Content, Punctuation and Spelling

KD 2.6

Content, Punctuation and Spelling

Capital letter
Ø  for the first letter of a sentence.
Ø  for countries, nationalities, languages, religions, names of people, places, events, organizations, trademarks, days, months, titles
Ø  for titles of books, films, etc.
Ø  for abbreviations
Fishing is popular in Britain.
Portugal, Africa, Russian, Moslem
Joanne, John, Dubai, Geneva,
the World Trade Fair, Jaguar,
the Internet, Sunday, February,
Mr. / Mrs. / Ms. / Dr. / Professor
Silence of the Lambs
Full stop UK/ period US
Ø  at the end of a sentence
Ø  sometimes after an abbreviation
Ø  as the decimal point in figures and amounts of money. This is usually read out as ‘point’
Ø  to separate parts of email and web addresses. This is read out as ‘dot’
I’m going for a walk.
Marton Rd. / Mrs. White / Dr. Evans
£3.5 million

Question mark
Ø  after a direct question
Ø  to show doubt
What’s your name?
Sidney Morgan (1898? – 1972)
was little known until after his death.
Exclamation mark
Ø  at the end of a sentence in order to show surprise/ shock, etc.
Ø  to indicate a loud sound
I can’t believe it!
Ouch! Yes!
Ø  between items in a list
Ø  to show a pause in a long sentence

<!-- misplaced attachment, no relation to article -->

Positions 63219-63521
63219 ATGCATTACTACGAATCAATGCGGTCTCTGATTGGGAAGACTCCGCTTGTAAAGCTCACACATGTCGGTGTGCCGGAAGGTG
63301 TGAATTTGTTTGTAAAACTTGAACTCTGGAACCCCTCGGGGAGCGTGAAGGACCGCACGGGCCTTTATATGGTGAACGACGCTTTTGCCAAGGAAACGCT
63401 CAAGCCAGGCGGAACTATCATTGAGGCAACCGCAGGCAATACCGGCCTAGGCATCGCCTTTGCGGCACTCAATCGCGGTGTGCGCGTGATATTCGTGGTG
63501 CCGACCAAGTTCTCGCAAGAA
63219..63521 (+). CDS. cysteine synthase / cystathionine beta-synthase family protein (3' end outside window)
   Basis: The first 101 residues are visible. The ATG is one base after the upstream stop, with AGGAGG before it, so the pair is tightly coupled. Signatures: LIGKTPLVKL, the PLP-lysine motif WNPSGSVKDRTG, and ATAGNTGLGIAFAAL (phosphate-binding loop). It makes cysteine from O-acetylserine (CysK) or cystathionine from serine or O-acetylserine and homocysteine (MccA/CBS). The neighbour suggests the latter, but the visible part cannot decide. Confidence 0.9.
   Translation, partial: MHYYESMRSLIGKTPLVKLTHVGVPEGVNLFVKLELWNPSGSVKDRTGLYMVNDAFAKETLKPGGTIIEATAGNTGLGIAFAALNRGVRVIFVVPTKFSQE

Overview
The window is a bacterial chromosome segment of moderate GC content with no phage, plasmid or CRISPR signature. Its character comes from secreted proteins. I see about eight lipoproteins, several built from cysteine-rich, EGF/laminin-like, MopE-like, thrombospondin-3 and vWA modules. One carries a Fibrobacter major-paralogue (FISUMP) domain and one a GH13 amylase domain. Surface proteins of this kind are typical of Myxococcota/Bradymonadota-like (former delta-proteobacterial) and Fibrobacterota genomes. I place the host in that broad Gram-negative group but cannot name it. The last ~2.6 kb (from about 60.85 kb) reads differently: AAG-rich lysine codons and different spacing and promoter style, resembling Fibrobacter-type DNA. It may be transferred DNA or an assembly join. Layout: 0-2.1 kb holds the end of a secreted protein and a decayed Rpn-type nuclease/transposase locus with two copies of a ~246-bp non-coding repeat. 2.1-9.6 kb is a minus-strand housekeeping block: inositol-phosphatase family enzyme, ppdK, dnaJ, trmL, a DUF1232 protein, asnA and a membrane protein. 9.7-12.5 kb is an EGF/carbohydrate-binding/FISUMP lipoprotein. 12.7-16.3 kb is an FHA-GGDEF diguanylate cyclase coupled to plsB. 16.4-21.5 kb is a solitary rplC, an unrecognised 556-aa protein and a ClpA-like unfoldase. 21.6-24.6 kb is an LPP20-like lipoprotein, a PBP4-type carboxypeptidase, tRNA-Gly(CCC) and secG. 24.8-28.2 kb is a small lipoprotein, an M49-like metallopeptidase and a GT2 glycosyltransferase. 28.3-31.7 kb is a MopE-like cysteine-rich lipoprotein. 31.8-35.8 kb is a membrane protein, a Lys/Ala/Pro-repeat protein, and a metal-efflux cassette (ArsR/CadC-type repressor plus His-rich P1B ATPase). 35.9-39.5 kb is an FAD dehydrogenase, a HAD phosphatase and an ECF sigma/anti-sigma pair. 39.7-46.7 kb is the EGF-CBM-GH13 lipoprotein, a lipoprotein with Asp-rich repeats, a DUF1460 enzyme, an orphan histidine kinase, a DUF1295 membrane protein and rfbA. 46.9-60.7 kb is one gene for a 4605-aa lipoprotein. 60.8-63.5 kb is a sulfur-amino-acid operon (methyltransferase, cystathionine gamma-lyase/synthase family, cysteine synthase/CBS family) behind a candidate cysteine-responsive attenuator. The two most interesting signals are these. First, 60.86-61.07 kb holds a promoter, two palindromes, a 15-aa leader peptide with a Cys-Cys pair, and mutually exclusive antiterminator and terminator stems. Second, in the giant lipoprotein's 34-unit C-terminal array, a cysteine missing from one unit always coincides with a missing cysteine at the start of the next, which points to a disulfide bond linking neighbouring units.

Ø  when you want to add extra information
Ø  ->before tag questions
I need peas, butter, sugar and
They didn’t want to eat before I’d arrived, but I was an hour late.
Lucy, who I told you about before, will be coming.
You do love me, don’t you?
Ø for missing letters
Ø  for possessives
1.      words ending in ‘s’ don’t need another ‘s’ added
2.      it’s can only be an abbreviation for it is or it has. There is no apostrophe in the possessive form.
I’ll (I will), it’s (it is), don’t (do not)
Noah’s bike

James’ house

It’s raining
Paris never loses its charm.

Ø  to introduce a list or a quotation in a sentence
Ø  in the US following the greeting in a business letter
You need the following: paint, brushes, water, cloths.
Dear Customer:
Dear Mr Stein:
Ø  to separate two parts of a sentence
I spoke to Linda on Monday; she can’t come to the meeting tomorrow.
Ø  to join two words together
Ø  to show that a word has been divided and continues on the next line
Everyone in the room was struck by his air of sadness.
Ø  to separate parts of sentences
Ø  to mean to
The car – the one with the broken window – was parked outside our house.
The London – Edinburgh train leaves every morning at eight.
Quotation marks/ UK also inverted commas
‘ ’
“ ”
Ø  to show that words are spoken
Ø  to show that someone else originally wrote the words
Note: Single quotation marks are more usual in UK English, and double quotation marks are more usual in US English.
‘I’m tired,’ she said.
“Let’s go,” he suggested.
She had described the school as ‘not attracting the best pupils’.

Parentheses /brackets

Diagonal line

Next Post »